The Clinton swamp

The narrative about Bill and Hillary Clinton began in 1992 and the media has never let up, no matter the lack of evidence. It decided Bill was guilty of having an affair with Gennifer Flowers, concluded the Clintons were trailer trash unlike the high-and-mighty bespoke-suit-wearing persons all journalists were, and has been on the hunt ever since. Even when the accusations have been proven false, retractions have been few and far between and appeared usually on page 17 (the allegations were always Page One news, of course).

The New York Times’ Jeff Gerth was the first to pounce on Whitewater, the non-scandal that triggered the Clintons-are-duplicitous meme, and though, according to Joe Conason and longtime political reporter and erstwhile Clinton defender Gene Lyons, Gerth had exculpating evidence, he apparently chose not to include it. He was, one imagines, doing his best Woodward/Bernstein impression, with the Clintons standing in for Nixon.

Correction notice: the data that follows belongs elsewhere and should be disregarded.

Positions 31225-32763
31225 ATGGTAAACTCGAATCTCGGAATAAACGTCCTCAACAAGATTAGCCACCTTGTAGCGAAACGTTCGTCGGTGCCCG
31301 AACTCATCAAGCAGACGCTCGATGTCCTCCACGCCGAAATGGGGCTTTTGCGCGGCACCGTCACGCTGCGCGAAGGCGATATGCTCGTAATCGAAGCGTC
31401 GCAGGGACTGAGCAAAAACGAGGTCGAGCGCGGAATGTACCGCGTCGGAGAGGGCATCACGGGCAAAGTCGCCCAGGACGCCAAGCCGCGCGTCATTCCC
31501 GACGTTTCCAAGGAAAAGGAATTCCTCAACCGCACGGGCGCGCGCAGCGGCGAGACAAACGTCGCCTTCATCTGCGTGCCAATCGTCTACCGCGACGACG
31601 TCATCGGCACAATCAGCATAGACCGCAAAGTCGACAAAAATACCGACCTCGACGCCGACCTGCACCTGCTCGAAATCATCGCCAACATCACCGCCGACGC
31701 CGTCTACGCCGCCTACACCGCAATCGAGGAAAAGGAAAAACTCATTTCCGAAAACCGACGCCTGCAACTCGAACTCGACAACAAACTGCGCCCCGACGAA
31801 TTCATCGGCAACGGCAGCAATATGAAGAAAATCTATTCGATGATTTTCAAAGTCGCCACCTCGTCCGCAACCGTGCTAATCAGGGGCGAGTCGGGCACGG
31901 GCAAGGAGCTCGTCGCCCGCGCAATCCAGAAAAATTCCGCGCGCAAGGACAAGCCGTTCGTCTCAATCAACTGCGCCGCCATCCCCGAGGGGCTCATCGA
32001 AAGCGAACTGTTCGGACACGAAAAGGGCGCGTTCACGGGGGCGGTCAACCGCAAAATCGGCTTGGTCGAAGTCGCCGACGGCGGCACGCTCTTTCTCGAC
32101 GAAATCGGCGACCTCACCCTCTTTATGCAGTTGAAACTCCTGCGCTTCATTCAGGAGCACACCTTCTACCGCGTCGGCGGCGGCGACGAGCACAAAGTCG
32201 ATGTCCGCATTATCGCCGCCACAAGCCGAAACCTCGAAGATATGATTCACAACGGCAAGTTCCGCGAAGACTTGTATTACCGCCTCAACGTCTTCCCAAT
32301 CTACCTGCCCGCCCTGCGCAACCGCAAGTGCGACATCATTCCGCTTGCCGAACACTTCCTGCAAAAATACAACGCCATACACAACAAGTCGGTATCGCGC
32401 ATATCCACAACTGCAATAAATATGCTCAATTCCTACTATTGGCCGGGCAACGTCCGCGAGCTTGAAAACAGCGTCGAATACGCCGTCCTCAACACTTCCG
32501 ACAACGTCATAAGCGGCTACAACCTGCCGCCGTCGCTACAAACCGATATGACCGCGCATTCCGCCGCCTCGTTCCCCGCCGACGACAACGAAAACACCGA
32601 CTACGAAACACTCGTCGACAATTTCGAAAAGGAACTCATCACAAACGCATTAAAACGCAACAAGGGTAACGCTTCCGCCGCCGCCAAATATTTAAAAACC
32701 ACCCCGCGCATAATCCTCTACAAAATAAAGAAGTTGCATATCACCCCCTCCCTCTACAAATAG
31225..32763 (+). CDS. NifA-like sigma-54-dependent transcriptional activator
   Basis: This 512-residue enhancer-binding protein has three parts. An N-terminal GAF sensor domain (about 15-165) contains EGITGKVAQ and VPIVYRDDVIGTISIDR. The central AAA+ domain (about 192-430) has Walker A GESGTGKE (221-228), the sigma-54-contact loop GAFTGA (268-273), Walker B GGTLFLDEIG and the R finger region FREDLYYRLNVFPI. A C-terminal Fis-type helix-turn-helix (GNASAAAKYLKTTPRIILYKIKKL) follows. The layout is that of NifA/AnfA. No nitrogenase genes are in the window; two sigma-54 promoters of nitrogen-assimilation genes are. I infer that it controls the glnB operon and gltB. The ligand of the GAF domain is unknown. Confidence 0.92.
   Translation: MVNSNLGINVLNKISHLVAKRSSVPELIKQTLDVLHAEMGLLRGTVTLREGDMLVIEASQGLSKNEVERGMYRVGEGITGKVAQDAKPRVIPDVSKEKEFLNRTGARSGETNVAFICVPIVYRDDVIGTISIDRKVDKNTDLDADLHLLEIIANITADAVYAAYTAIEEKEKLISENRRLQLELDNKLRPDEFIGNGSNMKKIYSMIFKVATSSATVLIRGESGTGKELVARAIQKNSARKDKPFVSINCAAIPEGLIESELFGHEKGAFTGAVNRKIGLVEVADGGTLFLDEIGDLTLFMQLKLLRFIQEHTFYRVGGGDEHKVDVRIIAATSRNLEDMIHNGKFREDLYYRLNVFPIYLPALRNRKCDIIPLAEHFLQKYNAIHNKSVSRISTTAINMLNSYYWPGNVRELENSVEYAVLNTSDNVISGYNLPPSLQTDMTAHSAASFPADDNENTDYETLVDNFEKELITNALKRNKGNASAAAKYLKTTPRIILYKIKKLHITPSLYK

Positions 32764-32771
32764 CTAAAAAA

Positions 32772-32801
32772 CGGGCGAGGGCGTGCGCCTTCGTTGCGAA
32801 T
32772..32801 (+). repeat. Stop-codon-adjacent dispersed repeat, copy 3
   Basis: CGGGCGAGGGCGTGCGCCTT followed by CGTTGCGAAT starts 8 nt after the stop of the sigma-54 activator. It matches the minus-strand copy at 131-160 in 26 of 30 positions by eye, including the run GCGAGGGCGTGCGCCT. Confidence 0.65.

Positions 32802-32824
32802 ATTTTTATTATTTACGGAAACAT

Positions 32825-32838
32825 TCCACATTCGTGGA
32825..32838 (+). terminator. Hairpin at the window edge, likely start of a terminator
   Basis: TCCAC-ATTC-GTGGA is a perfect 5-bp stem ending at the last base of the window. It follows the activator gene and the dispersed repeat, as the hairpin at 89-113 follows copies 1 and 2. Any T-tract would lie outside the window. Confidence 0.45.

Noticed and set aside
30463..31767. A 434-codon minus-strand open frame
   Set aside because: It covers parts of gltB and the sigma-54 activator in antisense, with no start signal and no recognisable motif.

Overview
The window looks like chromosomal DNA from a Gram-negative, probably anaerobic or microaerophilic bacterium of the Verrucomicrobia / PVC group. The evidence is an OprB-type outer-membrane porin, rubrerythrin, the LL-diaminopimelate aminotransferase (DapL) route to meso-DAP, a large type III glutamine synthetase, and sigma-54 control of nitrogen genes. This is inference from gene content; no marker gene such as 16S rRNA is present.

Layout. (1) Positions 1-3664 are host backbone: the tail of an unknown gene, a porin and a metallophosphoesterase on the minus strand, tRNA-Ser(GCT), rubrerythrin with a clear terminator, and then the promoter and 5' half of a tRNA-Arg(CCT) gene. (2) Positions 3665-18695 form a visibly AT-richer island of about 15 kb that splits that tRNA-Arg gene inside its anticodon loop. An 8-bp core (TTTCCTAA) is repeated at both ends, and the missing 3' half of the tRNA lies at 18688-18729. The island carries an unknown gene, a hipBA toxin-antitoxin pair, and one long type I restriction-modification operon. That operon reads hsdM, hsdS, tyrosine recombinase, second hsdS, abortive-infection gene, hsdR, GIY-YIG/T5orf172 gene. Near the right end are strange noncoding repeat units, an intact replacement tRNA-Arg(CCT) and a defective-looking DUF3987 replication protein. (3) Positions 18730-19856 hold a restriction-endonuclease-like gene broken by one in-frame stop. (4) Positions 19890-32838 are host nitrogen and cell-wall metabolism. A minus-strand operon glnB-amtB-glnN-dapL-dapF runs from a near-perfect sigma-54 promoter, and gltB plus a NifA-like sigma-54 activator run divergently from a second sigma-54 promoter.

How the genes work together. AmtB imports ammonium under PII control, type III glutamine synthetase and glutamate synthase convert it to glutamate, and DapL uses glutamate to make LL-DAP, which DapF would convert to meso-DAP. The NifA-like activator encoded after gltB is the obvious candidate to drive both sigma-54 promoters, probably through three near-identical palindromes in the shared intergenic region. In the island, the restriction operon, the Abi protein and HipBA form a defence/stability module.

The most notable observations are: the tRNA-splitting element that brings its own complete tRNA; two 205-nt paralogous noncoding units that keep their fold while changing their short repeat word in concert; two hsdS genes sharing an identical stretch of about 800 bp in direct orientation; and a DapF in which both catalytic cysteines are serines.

This is how Lyons put it in a 1994 Harper’s magazine article:

Absent the near-talismanic role of The New York Times in American journalism, the whole complex of allegations and suspicions subsumed under the word ‘Whitewater’ might never have made it to the front page, much less come to dominate the national political dialogue for months at a time. It is all the more disturbing, then, that most of the insinuations in Gerth’s reporting are either highly implausible or demonstrably false.